Study of Stock Options Prompts Investigation
Erik Lie is not a whistle-blower, but his research into the obscure world of executive stock options has helped launch yet another nationwide investigation of corporate greed.
Lie, a University of Iowa associate professor of finance, said he never set out to uncover what's being called the next big scandal to shake corporate America. In 2003, he began hunting for a correlation between option grant dates and price movements of the underlying shares.
Instead, his findings suggest some companies were manipulating the timing of the stock options they granted to top executives. The result pumped up the executives' pay.
Lie reported his findings to the U.S. Securities and Exchange Commission in mid-2004. Now the agency and the U.S. attorney in New York have asked at least 20 companies to provide details on how they award stock options. And corporate governance experts predict the scandal will spread.
"When I first looked at the evidence, I thought it was pretty outrageous," Lie said.
A native of Norway the Scandinavian nation, not the eastern Iowa town Lie has taught in Iowa for two years. He said this week that he does not know whether information about any Iowa-based companies is included in the 6,000 corporate records reflected in his as-yet unpublished second study of options. He said many of the problems seem tied to young technology companies in California, where options often are a key component of executive pay.
But the options scandal has snared UnitedHealth Group, Iowa's second largest health care provider. Shareholders have sued the Minnesota-based company, which has suspended its stock option program and has seen its share price plummet 32 percent this year. Federal prosecutors and the Internal Revenue Service are investigating the company.
With proper disclosure and tax and accounting treatment, option backdating is not illegal, Lie said.
"Unfortunately, these conditions are rarely met," Lie wrote on his Web site, www.biz.uiowa.edu/faculty/elie.
What Lie suspects is that an unknown number of companies granted options to key executives on a particular date, but the timing of those options would later be recorded as the day the stock reached its low point of the year a practice known as backdating. If an option was granted at $40 on Dec. 31, but the stock had dipped to $30 sometime during the year, selecting the day of the low point automatically gave the executive a $10 per share profit.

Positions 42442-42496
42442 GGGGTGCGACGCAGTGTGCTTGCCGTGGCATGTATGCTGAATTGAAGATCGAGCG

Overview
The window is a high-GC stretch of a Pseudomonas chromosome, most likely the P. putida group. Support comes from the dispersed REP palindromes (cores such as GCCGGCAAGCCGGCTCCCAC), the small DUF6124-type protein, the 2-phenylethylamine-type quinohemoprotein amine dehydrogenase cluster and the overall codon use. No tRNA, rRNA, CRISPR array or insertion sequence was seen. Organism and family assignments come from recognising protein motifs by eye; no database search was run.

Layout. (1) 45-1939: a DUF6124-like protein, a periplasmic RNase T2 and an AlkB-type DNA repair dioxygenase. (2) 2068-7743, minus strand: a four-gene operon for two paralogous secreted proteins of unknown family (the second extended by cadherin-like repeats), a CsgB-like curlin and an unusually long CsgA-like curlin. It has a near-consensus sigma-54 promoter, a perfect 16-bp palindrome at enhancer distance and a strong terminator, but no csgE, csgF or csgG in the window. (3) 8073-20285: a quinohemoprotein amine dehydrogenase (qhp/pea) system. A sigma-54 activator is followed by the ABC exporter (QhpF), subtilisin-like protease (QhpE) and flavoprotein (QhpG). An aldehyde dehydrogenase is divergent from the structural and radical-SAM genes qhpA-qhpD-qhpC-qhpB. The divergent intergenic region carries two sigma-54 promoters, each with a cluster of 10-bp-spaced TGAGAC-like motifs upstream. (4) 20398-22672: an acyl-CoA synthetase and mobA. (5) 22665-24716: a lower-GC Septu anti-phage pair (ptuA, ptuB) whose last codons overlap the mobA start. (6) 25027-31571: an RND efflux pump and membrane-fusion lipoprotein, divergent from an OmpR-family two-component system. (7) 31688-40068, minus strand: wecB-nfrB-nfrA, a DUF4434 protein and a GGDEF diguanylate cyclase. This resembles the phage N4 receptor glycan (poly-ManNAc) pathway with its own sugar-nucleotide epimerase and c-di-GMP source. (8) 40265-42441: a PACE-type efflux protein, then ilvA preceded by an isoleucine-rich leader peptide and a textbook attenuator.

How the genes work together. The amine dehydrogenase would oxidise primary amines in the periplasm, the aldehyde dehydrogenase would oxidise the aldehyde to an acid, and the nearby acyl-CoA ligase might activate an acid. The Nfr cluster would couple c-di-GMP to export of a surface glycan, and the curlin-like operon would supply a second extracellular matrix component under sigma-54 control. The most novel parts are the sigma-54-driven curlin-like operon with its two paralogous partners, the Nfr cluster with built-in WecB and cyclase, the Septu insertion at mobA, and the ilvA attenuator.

The findings have shocked compensation experts.
"This is weird," said Steve Hall, a pay and benefits consultant in New York. "People should follow the rules and be honest."
Working with data from Lie and other academics who have studied options, the Wall Street Journal reported in March on six companies that granted options whose dates repeatedly coincided with share price low points. The newspaper estimated that all six option grants made to Jeffrey Rich, the former chief executive officer of Affiliated Computer Services Inc., came just before sharp runups in the price of the Dallas company's share price. The odds of that occurring were one in 300 billion. The odds of winning the Powerball lottery with a $1 ticket are estimated at one in 146 million.
Rich denied to the paper that any backdating occurred, and said the timing was a result of "blind luck."
After the Wall Street Journal report, the CEO and two top executives of Comverse Technology Inc., the nation's largest producer of voice mail software, resigned amidst an investigation by outside directors into possible timing irregularities of options. The company said it likely will restate earnings dating to 2001, and shareholders have sued.
Lie said he spoke with SEC investigators after sending them his report, but the details are confidential. John Heinie, a spokesman for the SEC, acknowledged that the agency is aware of Lie's work, but he declined to comment further.
Lie said he suspects many companies are involved in backdating. However, he and Hall said they believe much of the activity ended in 2002 with passage of the Sarbanes-Oxley Act, which reduced the time that companies could wait before reporting grants.
His findings are not universally accepted, he acknowledged, with some expressing doubt that backdating was widespread. David Aboody, an associate professor at UCLA, told the Journal that such an act is like stealing and questioned how many CEOs would resort to theft.
But Lie said that the results of his first study, of 1,500 companies, were so startling that he has teamed up with another professor, Randall Heron of Indiana University, to crunch data on the larger sampling. Early results from that have confirmed his suspicions.
"It's hard to explain this with anything other than backdating," he said.
Lie, 37, has found himself in demand as the scandal grows. He has appeared on National Public Radio and CNBC and in several publications.
Academics can labor for years, or even decades, on research projects that may or may not bring change, so this is a relatively quick turnaround. Lie said he is not troubled by his contacts with the SEC.
He said it's his hope that university-level research, often difficult to understand outside a small circle of fellow academics, can be distributed to the public.
"I consider myself a researcher," he said. "We try to expose corporate behavior all the time."